Tuesday, May 5, 2009


For 30 years he managed the career of his son, Paul Weller, through three different incarnations, in the Jam and the Style Council and his highly successful reinvention in the 1990s as a solo artist. 

Theirs was a unique relationship, blood ties transcending the usual bond between a manager and artist to create a fiercely loyal support system that gave the Wellers a head start when it came to negotiating the shark-infested pools of the music industry. 
There was little in Weller's background to suggest that he would become such a shrewd business operator. Born in Brighton in 1931, he was a schoolboy welterweight boxer before he left school at 14 for an apprenticeship on the Chichester Observer. At 18 he was called up on National Service, serving as a physical training instructor and winning army boxing championships. 

After his discharge he moved to Woking, Surrey, where he worked on building sites by day and drove a mini-cab by night. After marrying Ann Craddock, their son, Paul, was born in 1958 and their daughter, Nicola, in 1962. 

The family lived in Stanley Road, an address later celebrated in Weller's 1995 chart-topping album of the same name, and which provided a classic suburban working-class environment for a young rock'n'roll rebel. From his early teens, Paul Weller played the part to perfection. The one departure from the stereotype was that Weller Sr had an unwavering belief in his son's talent and from the outset wholeheartedly backed his ambitions to become a rock star. 

As his son grew up, they shared together a passion for the music of the 1960s, with the Beatles, Kinks and Small Faces as particular favourites. 

Weller bought his son his first guitar when he was 12. Within a few years he was driving his son's first group - named the Jam by Nicola Weller - to local gigs. 

After Paul left school at the age of 16, for a while son and father worked together on local building sites, but Weller Sr financed the Jam to make some demo recordings and in 1977, they were signed to Polydor Records.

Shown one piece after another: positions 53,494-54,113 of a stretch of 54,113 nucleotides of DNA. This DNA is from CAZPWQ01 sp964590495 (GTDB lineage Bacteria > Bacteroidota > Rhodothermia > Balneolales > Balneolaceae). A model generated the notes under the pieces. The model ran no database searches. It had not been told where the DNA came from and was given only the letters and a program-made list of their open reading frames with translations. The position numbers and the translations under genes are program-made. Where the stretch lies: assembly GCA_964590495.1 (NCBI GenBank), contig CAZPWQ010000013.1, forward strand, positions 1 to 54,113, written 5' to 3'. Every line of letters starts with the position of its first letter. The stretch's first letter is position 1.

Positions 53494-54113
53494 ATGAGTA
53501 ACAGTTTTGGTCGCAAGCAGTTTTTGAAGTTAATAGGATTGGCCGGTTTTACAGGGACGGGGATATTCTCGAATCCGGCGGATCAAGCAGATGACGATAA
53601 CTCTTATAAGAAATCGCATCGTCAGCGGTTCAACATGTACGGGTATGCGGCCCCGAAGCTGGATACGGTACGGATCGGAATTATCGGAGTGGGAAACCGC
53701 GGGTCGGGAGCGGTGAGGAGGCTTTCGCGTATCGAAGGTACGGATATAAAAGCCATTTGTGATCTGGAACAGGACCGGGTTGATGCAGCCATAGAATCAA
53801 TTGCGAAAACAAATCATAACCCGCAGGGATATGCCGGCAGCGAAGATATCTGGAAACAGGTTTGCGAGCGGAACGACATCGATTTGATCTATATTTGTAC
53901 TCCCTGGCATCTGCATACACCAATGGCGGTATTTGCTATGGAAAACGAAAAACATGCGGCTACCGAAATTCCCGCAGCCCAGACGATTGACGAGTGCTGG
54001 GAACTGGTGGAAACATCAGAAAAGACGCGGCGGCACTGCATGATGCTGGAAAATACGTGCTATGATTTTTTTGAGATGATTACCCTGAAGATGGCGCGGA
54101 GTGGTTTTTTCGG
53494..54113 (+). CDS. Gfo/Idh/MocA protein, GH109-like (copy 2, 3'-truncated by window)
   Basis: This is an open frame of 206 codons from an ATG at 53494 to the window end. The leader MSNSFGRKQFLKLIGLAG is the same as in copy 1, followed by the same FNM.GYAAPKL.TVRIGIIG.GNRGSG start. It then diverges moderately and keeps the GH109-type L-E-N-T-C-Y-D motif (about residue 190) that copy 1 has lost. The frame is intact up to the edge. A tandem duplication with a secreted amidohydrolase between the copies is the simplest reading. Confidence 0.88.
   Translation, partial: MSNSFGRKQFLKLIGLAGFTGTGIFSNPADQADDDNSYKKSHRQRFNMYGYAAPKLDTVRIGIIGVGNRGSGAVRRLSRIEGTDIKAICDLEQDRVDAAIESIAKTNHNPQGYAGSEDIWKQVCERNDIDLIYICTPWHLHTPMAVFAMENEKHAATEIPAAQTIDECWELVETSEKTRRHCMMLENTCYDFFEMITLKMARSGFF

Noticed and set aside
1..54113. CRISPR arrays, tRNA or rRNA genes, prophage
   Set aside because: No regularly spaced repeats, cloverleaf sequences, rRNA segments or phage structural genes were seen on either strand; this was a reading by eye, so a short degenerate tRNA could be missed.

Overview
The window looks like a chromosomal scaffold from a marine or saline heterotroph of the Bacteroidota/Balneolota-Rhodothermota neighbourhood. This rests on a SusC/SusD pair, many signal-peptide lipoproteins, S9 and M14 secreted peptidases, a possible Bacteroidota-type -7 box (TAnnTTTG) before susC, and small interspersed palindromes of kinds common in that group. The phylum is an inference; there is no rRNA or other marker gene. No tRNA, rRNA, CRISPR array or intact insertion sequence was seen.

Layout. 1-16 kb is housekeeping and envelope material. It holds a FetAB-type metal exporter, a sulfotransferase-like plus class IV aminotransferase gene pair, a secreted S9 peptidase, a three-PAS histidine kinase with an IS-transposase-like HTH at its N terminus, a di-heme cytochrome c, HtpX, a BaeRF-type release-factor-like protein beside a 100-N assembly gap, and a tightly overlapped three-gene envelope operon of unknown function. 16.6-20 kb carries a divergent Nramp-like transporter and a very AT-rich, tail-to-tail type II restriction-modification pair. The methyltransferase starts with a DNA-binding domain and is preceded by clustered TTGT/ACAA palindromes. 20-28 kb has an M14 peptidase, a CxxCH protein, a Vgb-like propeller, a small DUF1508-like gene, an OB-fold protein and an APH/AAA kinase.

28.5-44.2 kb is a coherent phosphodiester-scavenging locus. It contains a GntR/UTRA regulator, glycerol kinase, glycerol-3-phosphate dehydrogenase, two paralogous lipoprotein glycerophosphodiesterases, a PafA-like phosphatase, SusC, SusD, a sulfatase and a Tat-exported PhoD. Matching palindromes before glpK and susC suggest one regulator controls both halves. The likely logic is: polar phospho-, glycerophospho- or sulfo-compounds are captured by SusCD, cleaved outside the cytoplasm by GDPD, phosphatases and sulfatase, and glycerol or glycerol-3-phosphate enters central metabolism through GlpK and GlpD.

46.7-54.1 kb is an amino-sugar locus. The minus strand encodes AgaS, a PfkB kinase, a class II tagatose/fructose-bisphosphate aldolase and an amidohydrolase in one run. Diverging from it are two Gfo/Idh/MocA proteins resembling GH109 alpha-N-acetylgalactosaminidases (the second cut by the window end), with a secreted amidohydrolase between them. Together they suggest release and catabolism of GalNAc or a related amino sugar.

Installed as the group's manager, in truth Weller was initially poorly qualified for the role. The label had to pay him the group's pounds 6000 advance in cash because he didn't have a bank account. But he was pragmatic, single-minded, dedicated to his son's cause and shrewd enough to employ an accountant and a music business lawyer at an early stage. 

As his grateful son put it, "he just learnt as he went along", and before 1977 was out, the Jam were rivalling the Clash and the Police as the most successful new group in Britain. 

Father and son almost fell out when, in 1982, the Jam broke up. The lead singer and songwriter wanted to seek new creative pastures while the manager could not understand the logic of disbanding a successful group at the height of its fame. 

Nevertheless, he threw his energy into getting Paul Weller's new group, the Style Council, up and running, and stories of his loyalty became celebrated. On one famous occasion, after the head of Polydor, David Munns, had made a disparaging remark about the Style Council's latest record, Weller Sr was said to have lifted the hapless executive out of his chair and told him: "You don't speak about my son like that." 

When Paul Weller launched a solo career in 1991, father and son established their own label, Freedom High. But a year later John Weller negotiated a lucrative deal with Go! Records. Paul Weller's first three albums on the label all went to No 1. 

John Weller, rock manager, was born on November 28, 1931. He died on April 22, 2009, aged 77